Hearing loss is grouped in a variety of different ways. The specific section of the auditory system affected determines the categorization. In this short article we provide an introduction to five categories – sensorineural, conductive, functional, central and mixed. The starting point in creating a therapy plan is to accurately diagnose the type of hearing impairment.

Conductive hearing loss – In situations where sound waves aren’t adequately conducted to the inner ear through the parts of the outer and middle ear, conductive hearing loss occurs. Conductive hearing loss is very common and can be caused by a buildup of ear wax, a buildup of fluid in the eustacian tube, which prevents the eardrum from moving properly, a middle ear infection, a perforated eardrum, disease of the tiny bones of the middle ear and other obstructions in the ear canal.

Most instances of this type of hearing loss are reversible, presuming there is no permanent damage to the regions of the middle ear, and with proper treatment the problem usually resolves fairly quickly. In some cases surgery can help to correct the condition or a hearing aid may be recommended.

Sensorineural hearing loss – This type of hearing loss accounts for over 90% of the instances in which a hearing aid is worn. Sensorineural hearing loss is the result of damage in the inner ear or damage to the acoustic nerve, which blocks sound signals from reaching the brain. Also referred to as nerve deafness or retrocochlear hearing loss, the impairment is more often than not permanent, though breakthroughs in technology have enabled some formerly untreatable cases to see some improvement.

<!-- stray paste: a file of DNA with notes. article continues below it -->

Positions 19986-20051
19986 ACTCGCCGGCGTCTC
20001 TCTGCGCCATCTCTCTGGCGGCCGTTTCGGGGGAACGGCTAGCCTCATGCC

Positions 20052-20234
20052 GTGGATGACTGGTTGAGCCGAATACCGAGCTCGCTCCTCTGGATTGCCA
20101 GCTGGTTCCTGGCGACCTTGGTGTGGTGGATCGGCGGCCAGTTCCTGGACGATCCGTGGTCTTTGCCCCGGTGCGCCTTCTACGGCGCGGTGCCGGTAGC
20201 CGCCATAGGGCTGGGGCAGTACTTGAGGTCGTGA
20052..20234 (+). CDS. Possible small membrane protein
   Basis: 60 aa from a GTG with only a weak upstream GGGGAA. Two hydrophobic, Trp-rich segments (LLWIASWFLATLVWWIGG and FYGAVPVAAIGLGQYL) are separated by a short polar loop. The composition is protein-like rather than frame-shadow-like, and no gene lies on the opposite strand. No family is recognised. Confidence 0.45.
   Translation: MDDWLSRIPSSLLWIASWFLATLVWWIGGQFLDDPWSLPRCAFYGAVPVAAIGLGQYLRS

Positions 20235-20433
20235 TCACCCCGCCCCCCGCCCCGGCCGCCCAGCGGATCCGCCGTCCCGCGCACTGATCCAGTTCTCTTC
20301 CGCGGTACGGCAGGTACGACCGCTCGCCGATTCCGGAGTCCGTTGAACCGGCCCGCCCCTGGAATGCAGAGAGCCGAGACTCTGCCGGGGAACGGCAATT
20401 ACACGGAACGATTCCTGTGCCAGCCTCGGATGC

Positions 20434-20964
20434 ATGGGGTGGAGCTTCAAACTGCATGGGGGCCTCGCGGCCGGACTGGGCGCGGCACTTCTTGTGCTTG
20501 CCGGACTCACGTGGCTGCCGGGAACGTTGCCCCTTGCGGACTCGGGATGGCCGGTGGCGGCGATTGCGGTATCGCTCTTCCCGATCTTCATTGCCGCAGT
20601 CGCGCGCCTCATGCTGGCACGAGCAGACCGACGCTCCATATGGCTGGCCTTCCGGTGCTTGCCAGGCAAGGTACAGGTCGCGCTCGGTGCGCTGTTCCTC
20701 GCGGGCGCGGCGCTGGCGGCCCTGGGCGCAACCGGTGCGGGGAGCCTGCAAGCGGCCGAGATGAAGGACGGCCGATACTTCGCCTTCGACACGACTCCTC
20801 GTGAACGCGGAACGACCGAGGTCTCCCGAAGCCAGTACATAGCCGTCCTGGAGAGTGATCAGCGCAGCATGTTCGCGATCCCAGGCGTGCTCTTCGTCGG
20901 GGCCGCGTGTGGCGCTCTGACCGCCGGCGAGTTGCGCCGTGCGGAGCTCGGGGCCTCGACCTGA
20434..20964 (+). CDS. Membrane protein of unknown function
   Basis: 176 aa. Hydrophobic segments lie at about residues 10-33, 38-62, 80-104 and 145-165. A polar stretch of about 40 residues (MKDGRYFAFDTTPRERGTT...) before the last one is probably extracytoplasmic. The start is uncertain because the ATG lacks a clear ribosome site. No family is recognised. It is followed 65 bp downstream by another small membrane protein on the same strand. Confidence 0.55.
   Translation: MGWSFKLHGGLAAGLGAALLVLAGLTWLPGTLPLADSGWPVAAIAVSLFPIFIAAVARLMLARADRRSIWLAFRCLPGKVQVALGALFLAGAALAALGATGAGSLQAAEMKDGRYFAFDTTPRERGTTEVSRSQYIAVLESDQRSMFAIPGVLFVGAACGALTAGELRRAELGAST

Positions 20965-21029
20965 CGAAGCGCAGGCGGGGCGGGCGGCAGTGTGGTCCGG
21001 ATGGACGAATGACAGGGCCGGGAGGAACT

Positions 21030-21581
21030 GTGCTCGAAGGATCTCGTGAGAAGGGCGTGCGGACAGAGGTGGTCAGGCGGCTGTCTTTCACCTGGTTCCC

The most frequent factors that cause sensorineural hearing loss are aging, extended exposure to noise, complications with blood circulation to the interior of the ear, fluid disturbance in the inner ear, medicines that cause injury to the ear, some diseases, genetics and problems with the auditory nerve.

Hearing aids are sufficient for the majority of people that have this kind of hearing loss, but in more serious cases, a cochlear implant can help restore hearing to those individuals for whom a conventional hearing aid is not enough.

Central hearing loss – This condition occurs when a problem in the CNS (central nervous system) prevents sound signals from being processed and interpreted by the brain. Affected individuals can ostensibly hear just fine, but cannot understand or interpret what is being said. Many cases involve a problem with the individual’s ability to properly filter competing sounds. For example, the majority of us can hold a conversation with traffic noise in the background, but individuals with this problem have a really hard time with this.

Functional hearing loss – A rare occurrence, this type of hearing loss is not physical. Functional hearing loss is due to psychological or emotional problem in which the person’s physical hearing is normal, however they do not seem to be able to hear.Mixed hearing loss – As suggested by the term, mixed hearing loss is a combination of multiple types of hearing loss, in this case the combination of conductive and sensorineural hearing loss. Though there are a couple of other types of hearing loss, the combination of these two is most frequent.